Children's Minister Katherine has said she told Taoiseach Enda Kenny about a Tusla link to Garda Whistleblower Maurice McCabe.

She said the McCabe family told her of “extraordinary and vile allegations” and she felt the need to keep them private in order to protect the McCabes.

However, she revealed that she told Taoiseach Enda Kenny that there was a Tusla link to the scandal prior to the Cabinet agreeing the terms of reference for the Commission of Investigation.

Mr Kenny has since responded and said through a spokeperson that the Minister took the correct course of action.

She also announced a HIQA investigation into Tusla operations.

3. Garda whistleblower David Taylor has been cleared of leaking information and has broken two years of silence

 Garda whistleblower David Taylor has been cleared of leaking information after an investigation that has lasted over 18 months.

In a statement to Independent.ie, Supt Taylor said he feels "vindicated".

"After almost two years under formal Garda investigation, I have been informed today that a decision has been made not to prosecute me. I awaiting a copy of the Director of Public Prosecution's letter," Supt Taylor said.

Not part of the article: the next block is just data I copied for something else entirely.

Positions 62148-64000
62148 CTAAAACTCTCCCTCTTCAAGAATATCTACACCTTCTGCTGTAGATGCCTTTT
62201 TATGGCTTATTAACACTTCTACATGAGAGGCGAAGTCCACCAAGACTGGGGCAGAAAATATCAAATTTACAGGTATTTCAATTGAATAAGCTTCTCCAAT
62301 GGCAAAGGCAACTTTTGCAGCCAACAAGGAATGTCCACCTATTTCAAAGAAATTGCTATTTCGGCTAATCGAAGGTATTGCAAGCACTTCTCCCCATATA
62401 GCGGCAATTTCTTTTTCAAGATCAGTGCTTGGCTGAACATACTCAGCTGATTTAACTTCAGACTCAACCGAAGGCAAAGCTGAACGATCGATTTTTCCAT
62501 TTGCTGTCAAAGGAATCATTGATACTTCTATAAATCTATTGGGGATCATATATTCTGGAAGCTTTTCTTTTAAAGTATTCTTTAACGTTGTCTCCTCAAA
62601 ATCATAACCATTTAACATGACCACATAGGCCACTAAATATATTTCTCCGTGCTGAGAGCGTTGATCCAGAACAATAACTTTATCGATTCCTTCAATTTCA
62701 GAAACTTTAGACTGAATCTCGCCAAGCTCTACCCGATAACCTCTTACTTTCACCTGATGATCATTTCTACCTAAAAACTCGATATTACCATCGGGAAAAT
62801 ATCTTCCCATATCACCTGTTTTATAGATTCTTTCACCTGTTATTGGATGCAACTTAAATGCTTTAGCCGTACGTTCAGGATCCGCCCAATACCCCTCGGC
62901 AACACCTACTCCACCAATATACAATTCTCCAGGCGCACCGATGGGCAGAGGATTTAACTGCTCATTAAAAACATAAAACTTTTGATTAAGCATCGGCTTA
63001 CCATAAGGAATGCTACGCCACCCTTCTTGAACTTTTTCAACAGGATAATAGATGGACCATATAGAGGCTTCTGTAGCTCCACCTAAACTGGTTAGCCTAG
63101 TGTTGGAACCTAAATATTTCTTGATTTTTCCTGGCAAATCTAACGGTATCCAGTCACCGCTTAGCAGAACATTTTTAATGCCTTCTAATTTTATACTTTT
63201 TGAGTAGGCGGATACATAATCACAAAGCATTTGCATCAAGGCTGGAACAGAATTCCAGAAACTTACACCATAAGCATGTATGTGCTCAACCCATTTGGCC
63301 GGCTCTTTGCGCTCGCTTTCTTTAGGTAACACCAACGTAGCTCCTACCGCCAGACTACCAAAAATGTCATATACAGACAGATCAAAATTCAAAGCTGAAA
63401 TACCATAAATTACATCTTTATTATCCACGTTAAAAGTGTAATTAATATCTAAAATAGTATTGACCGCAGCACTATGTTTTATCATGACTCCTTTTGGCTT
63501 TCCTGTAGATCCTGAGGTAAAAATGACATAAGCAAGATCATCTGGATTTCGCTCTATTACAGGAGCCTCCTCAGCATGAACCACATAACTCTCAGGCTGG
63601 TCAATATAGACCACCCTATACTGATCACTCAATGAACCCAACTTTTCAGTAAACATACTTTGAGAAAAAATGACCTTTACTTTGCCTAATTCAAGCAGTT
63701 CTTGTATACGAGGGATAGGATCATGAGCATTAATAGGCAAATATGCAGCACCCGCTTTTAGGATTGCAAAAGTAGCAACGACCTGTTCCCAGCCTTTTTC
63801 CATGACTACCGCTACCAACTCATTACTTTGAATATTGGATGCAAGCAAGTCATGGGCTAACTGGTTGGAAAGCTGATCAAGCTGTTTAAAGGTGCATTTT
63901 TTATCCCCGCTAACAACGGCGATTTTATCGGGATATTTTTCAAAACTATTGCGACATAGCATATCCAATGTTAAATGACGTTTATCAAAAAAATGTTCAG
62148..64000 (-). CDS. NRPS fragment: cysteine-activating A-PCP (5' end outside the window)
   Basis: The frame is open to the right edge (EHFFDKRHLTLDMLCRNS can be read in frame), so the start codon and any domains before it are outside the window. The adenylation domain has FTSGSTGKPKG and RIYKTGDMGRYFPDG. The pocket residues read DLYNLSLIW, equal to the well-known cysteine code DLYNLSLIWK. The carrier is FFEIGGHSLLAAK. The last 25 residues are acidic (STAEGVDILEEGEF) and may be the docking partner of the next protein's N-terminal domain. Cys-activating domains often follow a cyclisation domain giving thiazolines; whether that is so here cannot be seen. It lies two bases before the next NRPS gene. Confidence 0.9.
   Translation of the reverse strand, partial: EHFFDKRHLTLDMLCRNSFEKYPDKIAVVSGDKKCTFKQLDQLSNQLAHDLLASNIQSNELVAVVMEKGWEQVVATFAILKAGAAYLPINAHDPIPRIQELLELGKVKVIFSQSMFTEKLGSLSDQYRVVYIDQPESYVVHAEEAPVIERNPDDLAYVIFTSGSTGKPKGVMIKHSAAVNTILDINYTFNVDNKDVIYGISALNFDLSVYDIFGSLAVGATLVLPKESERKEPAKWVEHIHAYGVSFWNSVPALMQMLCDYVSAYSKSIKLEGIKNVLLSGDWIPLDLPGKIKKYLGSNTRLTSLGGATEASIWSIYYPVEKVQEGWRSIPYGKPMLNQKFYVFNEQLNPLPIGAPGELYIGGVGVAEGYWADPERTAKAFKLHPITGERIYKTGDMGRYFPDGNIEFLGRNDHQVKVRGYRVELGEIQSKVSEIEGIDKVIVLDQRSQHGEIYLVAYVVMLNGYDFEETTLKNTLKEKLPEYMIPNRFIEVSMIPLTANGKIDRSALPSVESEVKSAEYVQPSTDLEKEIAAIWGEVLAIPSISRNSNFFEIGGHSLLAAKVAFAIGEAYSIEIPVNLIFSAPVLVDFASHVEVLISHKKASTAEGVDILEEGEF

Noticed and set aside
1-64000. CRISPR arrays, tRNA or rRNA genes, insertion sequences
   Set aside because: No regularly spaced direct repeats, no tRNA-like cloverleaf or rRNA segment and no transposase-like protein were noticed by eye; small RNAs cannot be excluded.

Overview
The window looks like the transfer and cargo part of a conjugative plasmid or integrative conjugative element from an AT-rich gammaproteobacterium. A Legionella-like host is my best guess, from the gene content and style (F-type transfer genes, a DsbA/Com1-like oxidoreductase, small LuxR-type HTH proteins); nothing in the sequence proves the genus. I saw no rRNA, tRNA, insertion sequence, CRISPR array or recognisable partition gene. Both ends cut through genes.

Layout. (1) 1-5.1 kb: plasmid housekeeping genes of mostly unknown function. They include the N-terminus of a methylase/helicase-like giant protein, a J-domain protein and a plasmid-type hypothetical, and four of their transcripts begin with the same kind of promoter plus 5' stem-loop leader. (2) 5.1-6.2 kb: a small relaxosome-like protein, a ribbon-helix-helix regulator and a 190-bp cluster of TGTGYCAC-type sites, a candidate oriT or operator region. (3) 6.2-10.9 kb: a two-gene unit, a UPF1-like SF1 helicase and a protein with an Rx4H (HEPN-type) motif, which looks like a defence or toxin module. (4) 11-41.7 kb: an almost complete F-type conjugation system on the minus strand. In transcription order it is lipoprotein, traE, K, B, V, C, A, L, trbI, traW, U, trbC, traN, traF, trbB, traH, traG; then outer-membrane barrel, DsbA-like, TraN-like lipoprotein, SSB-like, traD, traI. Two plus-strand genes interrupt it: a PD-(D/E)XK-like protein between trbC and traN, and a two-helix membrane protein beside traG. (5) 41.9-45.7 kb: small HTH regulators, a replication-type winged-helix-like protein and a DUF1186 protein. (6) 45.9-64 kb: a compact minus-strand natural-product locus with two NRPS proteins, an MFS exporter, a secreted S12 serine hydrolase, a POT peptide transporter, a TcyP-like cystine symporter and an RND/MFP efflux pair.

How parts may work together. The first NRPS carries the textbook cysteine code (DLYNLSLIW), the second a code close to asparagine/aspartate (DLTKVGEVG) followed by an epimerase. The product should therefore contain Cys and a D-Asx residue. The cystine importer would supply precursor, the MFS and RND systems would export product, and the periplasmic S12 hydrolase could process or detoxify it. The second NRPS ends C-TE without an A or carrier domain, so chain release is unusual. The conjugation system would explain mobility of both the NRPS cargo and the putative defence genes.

"I have waited a long time for this decision to be made. It has been an incredibly stressful and difficult time for my family and friends. I would like to thank my friends and colleagues who supported me through this time."

4. Garda Commissioner releases statement

Garda Commissioner Noirín O'Sullivan said she will not be stepping down while an investigation into the whistleblower controversy takes place.

In a statement released this afternoon, Ms O'Sullivan wrote: "My position remains unchanged. Nothing has emerged in the last three weeks which in any way changes that situation."

The Garda Commissioner said the "campaign of false accusations, repeated and multiplied" do not make her "guilty of anything".

She continued; "I have made it clear that I was not part of any campaign to spread rumours about Sergeant McCabe and didn't know it was happening at the time it was happening.

"I have repeatedly refuted that claim and do so again."

She wrote; "The easiest option for me would be to step aside until the Commission finishes its work.

"I'm not taking that option because I am innocent and because An Garda Síochána, under my leadership, has been making significant progress, with the help of our people, the Government, the Policing Authority and Garda Inspectorate, in becoming a beacon of twenty first century policing."